- Durability Designed with thin, one-piece tempered glass, the EcoFlow 220W bifacial solar panel is five times tougher than panels in the same class. Similarly, hot or cold conditions aren’t a problem either. It can withstand temperatures up to 300°F and as low as -4°F.
- Portability We deliberately made our 220W bifacial solar panel 10% smaller than comparable panels. Why? We wanted the panels to be compact, so you can easily store this in your home or take it on the road to access energy easily and hassle-free.
- Weatherproof It’s truly built to withstand the elements. It has an IP68 waterproof rating. This means it’s completely dust and water-tight. You’ll be able to generate energy even in the harshest conditions.
- Innovative Carry Case This case is more than just a protective transport tool. It doubles as an adjustable kickstand. This means you can position your bifacial solar panel to ensure optimal sunlight exposure.
Disadvantages of Bifacial Solar Panels
Bifacial solar panels enable you to maximize available sunlight with a smaller footprint, but there are a few drawbacks to consider.
Here are the primary disadvantages of bifacial portable solar panels over traditional monofacial PV panels.
Using additional photovoltaic materials, such as monocrystalline silicon solar cells, and adding complexity to the manufacturing process can make the initial investment in bifacial solar panels steeper than monofacial panels.
But not necessarily. EcoFlow’s 220W Bifacial Portable Solar Panel currently costs about 10% less per watt of rated power electricity production than comparable monofacial portable solar panels on the market.
Even if the sticker price is slightly higher per watt of rated power, bifacial solar panels generate more electricity per M2 of surface area. They are particularly effective on days with fewer hours of peak sunlight. Over the long term, this should lead to a better return on investment and help you achieve solar payback more quickly.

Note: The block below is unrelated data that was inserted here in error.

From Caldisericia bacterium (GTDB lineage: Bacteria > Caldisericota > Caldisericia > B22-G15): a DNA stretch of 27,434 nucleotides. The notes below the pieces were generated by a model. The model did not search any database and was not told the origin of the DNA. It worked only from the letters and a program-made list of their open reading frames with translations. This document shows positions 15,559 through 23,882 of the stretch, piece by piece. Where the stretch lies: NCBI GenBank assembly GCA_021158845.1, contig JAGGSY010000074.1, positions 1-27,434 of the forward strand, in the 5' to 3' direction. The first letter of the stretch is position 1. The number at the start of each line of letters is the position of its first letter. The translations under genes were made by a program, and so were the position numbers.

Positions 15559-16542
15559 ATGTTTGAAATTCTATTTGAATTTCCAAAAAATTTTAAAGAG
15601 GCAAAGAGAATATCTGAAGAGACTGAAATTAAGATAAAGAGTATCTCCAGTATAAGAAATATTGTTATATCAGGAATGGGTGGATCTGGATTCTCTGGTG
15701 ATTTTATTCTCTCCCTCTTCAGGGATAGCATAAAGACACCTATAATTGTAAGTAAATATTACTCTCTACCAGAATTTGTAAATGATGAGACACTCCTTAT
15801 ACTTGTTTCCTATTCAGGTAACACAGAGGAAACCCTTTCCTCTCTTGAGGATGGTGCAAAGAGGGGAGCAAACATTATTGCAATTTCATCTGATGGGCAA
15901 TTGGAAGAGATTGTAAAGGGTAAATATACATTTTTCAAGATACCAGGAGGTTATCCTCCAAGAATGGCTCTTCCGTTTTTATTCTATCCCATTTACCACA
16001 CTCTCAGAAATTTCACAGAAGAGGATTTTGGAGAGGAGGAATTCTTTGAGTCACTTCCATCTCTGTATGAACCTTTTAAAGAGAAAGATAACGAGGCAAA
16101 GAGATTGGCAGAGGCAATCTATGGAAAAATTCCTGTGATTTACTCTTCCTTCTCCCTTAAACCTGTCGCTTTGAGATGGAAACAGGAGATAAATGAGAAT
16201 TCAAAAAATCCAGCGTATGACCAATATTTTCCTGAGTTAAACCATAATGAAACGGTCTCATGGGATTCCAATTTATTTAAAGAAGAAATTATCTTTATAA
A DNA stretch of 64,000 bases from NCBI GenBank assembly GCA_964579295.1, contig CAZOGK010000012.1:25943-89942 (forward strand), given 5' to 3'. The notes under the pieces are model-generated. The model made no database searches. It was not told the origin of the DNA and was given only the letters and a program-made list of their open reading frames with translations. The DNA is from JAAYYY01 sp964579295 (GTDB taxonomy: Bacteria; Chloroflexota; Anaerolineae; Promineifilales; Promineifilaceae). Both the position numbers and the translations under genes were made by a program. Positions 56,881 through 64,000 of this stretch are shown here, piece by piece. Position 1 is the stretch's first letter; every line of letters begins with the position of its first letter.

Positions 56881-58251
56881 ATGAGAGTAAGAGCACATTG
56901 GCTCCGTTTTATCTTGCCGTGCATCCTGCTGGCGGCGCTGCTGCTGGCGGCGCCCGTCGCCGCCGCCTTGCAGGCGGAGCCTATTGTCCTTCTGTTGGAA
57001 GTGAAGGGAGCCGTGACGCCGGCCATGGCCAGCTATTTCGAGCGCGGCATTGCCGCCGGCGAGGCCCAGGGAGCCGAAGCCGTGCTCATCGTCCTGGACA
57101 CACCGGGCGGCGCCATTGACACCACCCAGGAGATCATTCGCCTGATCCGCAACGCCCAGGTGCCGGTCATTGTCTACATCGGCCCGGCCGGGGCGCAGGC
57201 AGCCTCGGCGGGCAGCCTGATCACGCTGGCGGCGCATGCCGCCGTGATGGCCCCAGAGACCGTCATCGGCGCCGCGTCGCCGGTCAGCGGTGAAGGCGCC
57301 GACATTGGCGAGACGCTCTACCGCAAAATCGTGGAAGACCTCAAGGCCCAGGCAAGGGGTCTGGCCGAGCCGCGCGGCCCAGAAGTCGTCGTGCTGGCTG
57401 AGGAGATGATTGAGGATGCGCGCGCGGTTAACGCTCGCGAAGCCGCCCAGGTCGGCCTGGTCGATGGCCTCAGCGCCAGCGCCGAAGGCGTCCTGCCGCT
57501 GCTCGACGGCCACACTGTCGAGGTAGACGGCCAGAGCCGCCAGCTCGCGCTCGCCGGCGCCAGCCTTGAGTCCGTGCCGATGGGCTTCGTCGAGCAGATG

Less Suitable for Fixed Rooftop Installation
The benefits of portable bifacial solar panels are clear. And they also offer substantially greater electricity generation capacity for industrial or commercial applications where they can be installed a substantial distance above the ground — or even water — especially if the surface is reflective, such as white sand.
The challenge for most residential installations is two-fold.
Many municipalities, Homeowners Associations, and other authorities restrict the height you can mount your PV panels as measured by distance from the roof. Without sufficient clearance between the roof and the downward-facing side of the bifacial PV panel, you won’t gain much benefit — very little light will reach the photovoltaic surface.
Additionally, surfaces like black asphalt absorb rather than reflect sunlight, reducing any potential gains in electricity production.
Secondly, because residential bifacial solar panel installations are still a relative rarity, the mounting hardware required and installation cost may be significantly more expensive than traditional monofacial panels. Carefully weigh the pros and cons before electing for a home bifacial solar panel installation.
How To Install Bifacial Solar Panels
Portable bifacial solar panels don’t require installation. You can set them up in under a minute anywhere you go with the included kickstand case.
If you’re considering a rooftop bifacial solar panel installation for your home, you’ve got some decisions to make.
Here are the fundamental steps you should take:
Step 1: To Frame or Not to Frame?
The solar cells in monofacial rigid solar panels are almost always encased in a metal frame. Only the front needs to be transparent. It’s more affordable to use a durable and less expensive material for the back of the frame.
Bifacial solar panels must be transparent on both sides. Typically, solar cells are sandwiched between two pieces of tempered glass — with or without a frame.
Some people find frameless modules more aesthetically pleasing, but looks come at a price. Frameless bifacial solar modules are significantly more challenging to install. If you love the look of frameless PV modules — and don’t mind paying for professional installation — you can stop reading here.